Last edited by pkstormy; 05-18-07 at 11:33.
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  8. #8
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    Quote Originally Posted by Firebott
    The other 5 employees are identified with the phone number 6590 since they do not have a desk with a phone. Therefore in SOME cases it is a M:M relationship. I have no way of knowing how many times throughout the data that this occurs, but I figure I have to be prepared for it. My rationale is I would rather allow for a M:M now for when it occurs versus getting into a bind not being able to assign the same phone number to many people. Make sense? Am I on the right track?
    no, you are not on the right track

    as george says, just record the phone number against the employee as an attribute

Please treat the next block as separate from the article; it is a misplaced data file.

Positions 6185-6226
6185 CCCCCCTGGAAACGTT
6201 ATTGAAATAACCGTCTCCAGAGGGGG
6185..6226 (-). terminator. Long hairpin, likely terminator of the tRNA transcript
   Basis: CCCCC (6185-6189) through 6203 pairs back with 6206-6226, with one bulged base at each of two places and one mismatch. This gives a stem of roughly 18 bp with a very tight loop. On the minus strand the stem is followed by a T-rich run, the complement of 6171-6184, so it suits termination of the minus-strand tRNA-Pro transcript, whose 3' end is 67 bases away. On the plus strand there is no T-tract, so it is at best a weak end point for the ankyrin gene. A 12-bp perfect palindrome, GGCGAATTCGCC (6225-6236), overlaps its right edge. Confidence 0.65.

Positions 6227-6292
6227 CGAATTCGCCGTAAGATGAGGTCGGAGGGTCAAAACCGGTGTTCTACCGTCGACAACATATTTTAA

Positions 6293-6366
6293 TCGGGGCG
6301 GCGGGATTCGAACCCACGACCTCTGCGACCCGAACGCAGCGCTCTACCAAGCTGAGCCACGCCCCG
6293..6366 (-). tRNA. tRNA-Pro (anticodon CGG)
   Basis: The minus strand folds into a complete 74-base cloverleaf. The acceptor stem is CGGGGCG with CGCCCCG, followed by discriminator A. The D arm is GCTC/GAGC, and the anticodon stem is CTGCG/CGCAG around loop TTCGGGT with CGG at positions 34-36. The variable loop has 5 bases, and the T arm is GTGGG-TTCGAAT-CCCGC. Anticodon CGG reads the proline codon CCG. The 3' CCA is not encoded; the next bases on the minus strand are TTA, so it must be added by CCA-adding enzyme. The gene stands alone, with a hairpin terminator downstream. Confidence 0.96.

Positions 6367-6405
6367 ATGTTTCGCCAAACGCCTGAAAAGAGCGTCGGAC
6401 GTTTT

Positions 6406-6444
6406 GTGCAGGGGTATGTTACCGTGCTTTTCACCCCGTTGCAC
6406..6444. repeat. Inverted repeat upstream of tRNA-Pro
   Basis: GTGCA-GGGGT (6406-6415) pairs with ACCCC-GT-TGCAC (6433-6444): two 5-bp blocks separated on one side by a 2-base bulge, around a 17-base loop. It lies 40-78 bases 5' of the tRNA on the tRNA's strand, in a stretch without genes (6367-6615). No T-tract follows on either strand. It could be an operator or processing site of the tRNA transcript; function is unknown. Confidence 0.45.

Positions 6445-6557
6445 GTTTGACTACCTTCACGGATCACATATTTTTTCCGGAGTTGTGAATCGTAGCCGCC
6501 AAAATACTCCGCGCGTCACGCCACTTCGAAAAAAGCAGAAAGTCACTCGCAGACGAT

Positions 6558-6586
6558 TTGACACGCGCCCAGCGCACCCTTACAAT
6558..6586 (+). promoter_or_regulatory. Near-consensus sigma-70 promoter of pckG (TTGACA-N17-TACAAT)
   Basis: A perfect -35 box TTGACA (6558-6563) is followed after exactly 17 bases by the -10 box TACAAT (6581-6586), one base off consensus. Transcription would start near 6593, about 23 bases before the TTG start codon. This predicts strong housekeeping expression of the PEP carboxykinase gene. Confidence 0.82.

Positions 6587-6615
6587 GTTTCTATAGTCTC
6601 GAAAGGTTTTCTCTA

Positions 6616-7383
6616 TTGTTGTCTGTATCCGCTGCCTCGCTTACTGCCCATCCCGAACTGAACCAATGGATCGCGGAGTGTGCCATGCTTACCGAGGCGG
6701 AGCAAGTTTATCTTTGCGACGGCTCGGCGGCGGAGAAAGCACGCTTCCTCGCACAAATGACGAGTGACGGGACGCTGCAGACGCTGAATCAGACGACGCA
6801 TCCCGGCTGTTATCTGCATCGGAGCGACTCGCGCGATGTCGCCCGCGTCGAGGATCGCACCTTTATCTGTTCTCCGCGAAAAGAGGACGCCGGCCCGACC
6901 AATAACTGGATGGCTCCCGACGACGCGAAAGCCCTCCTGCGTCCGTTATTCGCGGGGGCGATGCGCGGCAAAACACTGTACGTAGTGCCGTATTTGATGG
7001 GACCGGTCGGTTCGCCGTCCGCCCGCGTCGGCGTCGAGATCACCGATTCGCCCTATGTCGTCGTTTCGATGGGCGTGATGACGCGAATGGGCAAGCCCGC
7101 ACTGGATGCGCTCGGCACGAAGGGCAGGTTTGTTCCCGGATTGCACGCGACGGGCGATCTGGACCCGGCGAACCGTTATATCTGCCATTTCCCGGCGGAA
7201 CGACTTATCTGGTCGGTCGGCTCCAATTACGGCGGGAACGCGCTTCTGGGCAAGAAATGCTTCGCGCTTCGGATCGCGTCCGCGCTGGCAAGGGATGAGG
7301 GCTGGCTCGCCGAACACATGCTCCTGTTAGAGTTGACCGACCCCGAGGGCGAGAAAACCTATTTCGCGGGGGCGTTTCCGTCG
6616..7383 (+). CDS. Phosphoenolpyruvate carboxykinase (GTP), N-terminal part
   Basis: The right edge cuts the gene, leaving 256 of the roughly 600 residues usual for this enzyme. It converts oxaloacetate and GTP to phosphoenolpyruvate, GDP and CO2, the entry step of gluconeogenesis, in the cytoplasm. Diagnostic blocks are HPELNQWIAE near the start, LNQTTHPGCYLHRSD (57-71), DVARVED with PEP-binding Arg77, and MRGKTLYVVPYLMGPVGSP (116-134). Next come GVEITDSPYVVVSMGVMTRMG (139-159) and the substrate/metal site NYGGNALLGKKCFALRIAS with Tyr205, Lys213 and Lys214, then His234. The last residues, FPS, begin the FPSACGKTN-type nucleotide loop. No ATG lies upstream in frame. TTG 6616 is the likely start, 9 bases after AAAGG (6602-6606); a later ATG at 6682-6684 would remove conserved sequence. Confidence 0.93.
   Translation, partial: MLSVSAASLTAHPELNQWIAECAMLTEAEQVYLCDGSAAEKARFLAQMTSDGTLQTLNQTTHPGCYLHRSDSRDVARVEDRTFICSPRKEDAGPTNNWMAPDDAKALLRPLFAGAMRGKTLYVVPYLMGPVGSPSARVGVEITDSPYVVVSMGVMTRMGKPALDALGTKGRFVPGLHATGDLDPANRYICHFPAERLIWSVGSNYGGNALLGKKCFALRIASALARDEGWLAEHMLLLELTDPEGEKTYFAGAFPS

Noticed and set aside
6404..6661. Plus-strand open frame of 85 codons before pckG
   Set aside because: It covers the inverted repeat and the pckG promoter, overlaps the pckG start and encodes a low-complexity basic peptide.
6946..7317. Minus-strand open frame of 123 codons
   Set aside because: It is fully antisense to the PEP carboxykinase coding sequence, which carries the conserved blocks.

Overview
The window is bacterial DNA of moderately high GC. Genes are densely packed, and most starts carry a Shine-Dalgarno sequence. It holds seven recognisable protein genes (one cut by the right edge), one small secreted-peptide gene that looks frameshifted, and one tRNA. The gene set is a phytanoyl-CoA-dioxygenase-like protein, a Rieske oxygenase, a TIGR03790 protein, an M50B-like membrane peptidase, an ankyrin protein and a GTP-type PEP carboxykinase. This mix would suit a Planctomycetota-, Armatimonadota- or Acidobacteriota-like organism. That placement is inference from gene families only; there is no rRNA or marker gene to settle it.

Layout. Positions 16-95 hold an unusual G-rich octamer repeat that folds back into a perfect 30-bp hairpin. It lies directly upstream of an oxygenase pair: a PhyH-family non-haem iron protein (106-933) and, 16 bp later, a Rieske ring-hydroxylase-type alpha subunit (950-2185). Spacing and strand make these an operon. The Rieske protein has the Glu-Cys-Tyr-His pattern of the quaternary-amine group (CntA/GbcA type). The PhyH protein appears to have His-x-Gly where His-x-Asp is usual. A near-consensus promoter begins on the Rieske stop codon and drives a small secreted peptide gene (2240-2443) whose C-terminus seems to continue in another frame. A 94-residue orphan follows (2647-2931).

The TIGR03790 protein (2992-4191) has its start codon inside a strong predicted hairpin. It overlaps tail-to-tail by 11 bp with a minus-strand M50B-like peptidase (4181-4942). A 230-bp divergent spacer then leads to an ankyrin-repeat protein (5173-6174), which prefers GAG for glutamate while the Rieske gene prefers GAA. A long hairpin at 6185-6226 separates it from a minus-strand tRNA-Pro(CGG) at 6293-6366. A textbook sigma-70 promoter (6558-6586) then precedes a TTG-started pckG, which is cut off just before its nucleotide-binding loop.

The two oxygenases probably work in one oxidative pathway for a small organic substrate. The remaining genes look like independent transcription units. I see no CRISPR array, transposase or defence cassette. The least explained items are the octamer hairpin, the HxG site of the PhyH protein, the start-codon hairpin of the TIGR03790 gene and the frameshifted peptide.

what if two employees have the same first name? do you then immediately decide to "normalize" the data by putting 'John' and 'Todd' into a FirstNames table, and linking the employee table?

    no, you don't, do you

    i am constantly surprised at the number of people who have the mistaken notion about normalization that it is intended to remove duplication

    normalization often does remove duplication, but that is a merely beneficial side effect

    normalization is not about removing duplication

    if it were, you'd never be able to store the number 4 more than once, and that's just plain silly

    instead, normalization has to do with analyzing the dependency of non-key attributes on the primary key (or portions of it)
    rudy.ca | @rudydotca
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  9. #9